It’s going to be a tradition all over again for the start of dove hunting in North Carolina on Sept. 1, Labor Day.
Years ago, it was well-established that dove season in the state began on the holiday, the month’s first Monday. Then, at the urging of hunters, opening day was changed to the first Saturday in September.
This year, the holiday happens to be the month’s first day.
“We’re aware many hunters prefer the season to open the Saturday prior to Labor Day,” said a spokesman for the N.C. Wildlife Resources Commission. “However, federal guidelines do not allow state wildlife agencies to begin migratory game bird seasons prior to Sept. 1.”
The commission announced the dates for seasons on doves and other webless migratory game birds this week. It also established seasons on Canada goose and teal.
Dove hunting season is split into two segments, Sept. 1-Oct. 11 and Nov. 27-Jan. 15. The daily bag limit once again is 15 birds.
The U.S. Fish and Wildlife Service, which establishes guidelines on the taking of migratory game birds, allowed 20 extra days of hunting this year. “Hunters should note that the commission added a portion of these extra days to the October segment and the remaining days to late November and early December,” the agency spokesman said.
Previously, dove season had three segments.
Canada goose season is Sept. 1-30, also with a daily limit of 15 and a season limit of 45.
Teal season, Sept. 6-24, is restricted to that part of the state east of U.S. 17, with a daily bag of 6. Observer News Services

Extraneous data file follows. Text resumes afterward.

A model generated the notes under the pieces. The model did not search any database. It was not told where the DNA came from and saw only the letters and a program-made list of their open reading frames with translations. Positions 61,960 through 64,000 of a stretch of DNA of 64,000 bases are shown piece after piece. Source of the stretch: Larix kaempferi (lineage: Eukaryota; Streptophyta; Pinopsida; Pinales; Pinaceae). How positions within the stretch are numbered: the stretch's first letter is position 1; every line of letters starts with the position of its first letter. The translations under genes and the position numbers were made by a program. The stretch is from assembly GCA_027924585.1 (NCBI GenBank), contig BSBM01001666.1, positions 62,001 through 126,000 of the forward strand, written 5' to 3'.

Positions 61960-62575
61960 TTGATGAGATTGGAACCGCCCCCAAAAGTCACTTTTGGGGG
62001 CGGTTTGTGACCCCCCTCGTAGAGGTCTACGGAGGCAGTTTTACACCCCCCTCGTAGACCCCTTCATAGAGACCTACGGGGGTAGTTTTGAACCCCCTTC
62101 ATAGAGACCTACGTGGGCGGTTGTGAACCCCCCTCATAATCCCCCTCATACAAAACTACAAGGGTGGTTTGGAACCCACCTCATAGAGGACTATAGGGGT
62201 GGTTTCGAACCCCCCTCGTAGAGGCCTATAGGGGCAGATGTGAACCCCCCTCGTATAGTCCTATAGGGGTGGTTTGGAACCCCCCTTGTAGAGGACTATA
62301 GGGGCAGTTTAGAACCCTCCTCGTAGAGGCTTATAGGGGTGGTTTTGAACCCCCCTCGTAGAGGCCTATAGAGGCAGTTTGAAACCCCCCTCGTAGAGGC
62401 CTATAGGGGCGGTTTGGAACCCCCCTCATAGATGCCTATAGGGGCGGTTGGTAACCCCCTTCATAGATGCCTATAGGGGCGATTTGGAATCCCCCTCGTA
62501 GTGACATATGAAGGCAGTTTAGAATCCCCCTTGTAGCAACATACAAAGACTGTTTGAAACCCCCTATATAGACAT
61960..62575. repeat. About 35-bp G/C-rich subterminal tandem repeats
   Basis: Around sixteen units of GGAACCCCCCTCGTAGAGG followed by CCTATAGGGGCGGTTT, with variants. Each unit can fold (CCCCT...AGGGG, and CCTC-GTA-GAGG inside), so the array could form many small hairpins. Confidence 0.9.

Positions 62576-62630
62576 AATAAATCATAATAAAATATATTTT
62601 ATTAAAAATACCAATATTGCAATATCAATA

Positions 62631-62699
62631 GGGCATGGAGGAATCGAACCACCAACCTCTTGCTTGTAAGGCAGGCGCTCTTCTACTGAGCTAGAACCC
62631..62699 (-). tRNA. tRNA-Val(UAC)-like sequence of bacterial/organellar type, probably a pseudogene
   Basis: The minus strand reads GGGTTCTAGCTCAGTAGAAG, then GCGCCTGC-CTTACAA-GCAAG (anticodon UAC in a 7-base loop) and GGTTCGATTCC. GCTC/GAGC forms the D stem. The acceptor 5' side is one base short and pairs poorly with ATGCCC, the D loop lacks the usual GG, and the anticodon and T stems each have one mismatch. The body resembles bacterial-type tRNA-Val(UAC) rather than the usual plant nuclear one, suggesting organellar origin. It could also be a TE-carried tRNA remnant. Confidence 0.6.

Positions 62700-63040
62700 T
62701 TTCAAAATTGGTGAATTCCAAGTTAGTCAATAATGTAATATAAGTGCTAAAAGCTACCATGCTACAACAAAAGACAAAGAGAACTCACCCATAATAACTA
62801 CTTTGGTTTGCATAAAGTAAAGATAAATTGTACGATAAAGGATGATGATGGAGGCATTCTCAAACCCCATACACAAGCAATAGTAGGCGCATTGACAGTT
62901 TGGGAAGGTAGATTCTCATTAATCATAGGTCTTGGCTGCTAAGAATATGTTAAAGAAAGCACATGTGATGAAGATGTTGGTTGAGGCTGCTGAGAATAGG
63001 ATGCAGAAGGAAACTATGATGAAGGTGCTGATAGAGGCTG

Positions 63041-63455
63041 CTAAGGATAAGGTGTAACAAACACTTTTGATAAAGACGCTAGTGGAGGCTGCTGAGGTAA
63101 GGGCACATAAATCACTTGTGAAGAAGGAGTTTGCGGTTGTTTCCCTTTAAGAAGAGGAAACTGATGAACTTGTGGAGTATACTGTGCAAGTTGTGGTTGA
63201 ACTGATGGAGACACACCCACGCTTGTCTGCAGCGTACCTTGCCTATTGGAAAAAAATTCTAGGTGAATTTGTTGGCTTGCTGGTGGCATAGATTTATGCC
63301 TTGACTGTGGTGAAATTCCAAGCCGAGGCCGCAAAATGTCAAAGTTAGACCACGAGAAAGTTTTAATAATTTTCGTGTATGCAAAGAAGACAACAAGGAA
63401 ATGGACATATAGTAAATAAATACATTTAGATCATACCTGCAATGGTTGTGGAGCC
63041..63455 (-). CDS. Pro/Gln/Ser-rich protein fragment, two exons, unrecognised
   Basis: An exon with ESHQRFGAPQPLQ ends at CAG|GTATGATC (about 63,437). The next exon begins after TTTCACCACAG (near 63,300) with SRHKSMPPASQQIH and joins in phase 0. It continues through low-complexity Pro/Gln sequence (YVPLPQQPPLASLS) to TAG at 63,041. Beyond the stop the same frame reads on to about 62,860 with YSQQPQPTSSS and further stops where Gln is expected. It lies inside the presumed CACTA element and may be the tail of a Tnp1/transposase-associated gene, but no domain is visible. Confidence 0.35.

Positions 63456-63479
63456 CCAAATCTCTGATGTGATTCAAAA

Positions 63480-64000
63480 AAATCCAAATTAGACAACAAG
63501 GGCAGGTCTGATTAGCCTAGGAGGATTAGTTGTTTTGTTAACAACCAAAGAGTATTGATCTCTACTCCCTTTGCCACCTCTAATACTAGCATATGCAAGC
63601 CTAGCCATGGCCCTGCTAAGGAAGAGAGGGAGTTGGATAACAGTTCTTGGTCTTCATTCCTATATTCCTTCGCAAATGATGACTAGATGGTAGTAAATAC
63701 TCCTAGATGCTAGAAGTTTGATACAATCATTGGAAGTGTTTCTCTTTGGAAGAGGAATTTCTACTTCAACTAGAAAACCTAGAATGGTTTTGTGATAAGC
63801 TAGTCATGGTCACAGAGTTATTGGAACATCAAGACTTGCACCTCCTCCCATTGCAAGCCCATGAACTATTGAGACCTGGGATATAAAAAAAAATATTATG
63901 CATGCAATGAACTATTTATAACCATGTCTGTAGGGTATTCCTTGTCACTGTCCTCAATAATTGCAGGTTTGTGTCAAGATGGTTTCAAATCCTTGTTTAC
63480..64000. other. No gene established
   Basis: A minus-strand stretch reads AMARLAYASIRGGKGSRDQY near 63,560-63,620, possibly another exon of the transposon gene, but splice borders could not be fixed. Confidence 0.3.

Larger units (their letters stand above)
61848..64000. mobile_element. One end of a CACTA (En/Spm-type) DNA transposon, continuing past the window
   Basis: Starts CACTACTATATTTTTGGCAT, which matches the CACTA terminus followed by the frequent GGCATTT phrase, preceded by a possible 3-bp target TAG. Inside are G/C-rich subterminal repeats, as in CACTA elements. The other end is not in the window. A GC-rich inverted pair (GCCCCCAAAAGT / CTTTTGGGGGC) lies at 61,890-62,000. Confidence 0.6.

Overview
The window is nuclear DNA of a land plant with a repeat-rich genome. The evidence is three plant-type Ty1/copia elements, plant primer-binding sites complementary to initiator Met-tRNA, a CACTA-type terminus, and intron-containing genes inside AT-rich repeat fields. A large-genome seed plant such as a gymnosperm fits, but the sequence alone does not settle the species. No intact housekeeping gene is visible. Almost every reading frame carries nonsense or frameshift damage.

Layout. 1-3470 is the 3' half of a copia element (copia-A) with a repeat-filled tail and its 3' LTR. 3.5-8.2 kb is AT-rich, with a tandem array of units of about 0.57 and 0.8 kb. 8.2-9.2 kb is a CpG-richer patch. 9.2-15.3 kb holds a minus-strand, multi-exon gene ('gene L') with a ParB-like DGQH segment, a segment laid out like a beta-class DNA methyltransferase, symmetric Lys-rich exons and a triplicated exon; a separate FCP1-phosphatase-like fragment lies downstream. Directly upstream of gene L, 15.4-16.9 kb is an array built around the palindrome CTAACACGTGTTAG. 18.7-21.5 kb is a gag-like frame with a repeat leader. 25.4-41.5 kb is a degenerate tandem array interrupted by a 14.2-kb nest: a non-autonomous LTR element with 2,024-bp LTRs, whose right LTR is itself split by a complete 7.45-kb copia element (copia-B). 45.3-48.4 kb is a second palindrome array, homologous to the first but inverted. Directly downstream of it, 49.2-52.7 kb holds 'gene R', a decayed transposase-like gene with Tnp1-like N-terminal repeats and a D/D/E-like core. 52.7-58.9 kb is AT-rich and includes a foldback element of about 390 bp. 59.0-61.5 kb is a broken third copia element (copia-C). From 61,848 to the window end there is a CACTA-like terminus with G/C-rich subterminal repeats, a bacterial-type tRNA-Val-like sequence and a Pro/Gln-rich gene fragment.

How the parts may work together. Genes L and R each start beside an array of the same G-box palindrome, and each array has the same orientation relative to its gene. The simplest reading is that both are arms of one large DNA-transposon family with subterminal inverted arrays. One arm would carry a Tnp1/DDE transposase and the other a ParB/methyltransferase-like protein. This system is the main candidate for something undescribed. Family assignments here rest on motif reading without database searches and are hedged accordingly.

222 qualify for deer record listing in S.C.
Hunters presented 569 sets of whitetail deer antlers for measurement scoring in South Carolina this year, and 222 topped the minimum for listing in the state’s record book.
“Racks must score 125 points typical or 145 atypical to qualify,” said Charles Ruth, deer specialist for the S.C. Department of Natural Resources. “Scoring is based on the Boone and Crockett Club system, which measures the mass and symmetry in the two categories.”
Of the racks measured, 182 were taken in the last two seasons. Best of the typical was a buck from Laurens County, bagged by Ricky Brooks last October, that measured 159 3/8. And atop atypical was a deer that scored at 167 4/8, taken by Tony Blackwell in Oconee County in December.
Kershaw County topped this year’s entries with 15 qualifiers.
Ruth said the South Carolina herd is in good condition. He estimated the statewide population at about 750,000. ONS
Catches of the week
• Limits of stripers and hybrids at Lake Thurmond (Clarks Hill Reservoir) by Harry Newton of Mint Hill and his grandson, Blake Russ, 10, of Matthews.
• A 9-pound largemouth bass at Lake Lee in Union County by Brian Secrest of Monroe.
• Forty catfish at Lake Lee by David Rose of Monroe.
• An 8 ½-pound flounder by Danny Bass of Holden Beach.
• A blue marlin boated and released off Hatteras by Steven Koon of Gastonia.
• A white marlin boated and released off Hatteras by Jeff Gouge of Spruce Pine.
• A while marlin boated and released off Hatteras by Steve Mull of Hickory.
• A wahoo of 44 pounds off Georgetown, S.C., by Charles Cavatoni.
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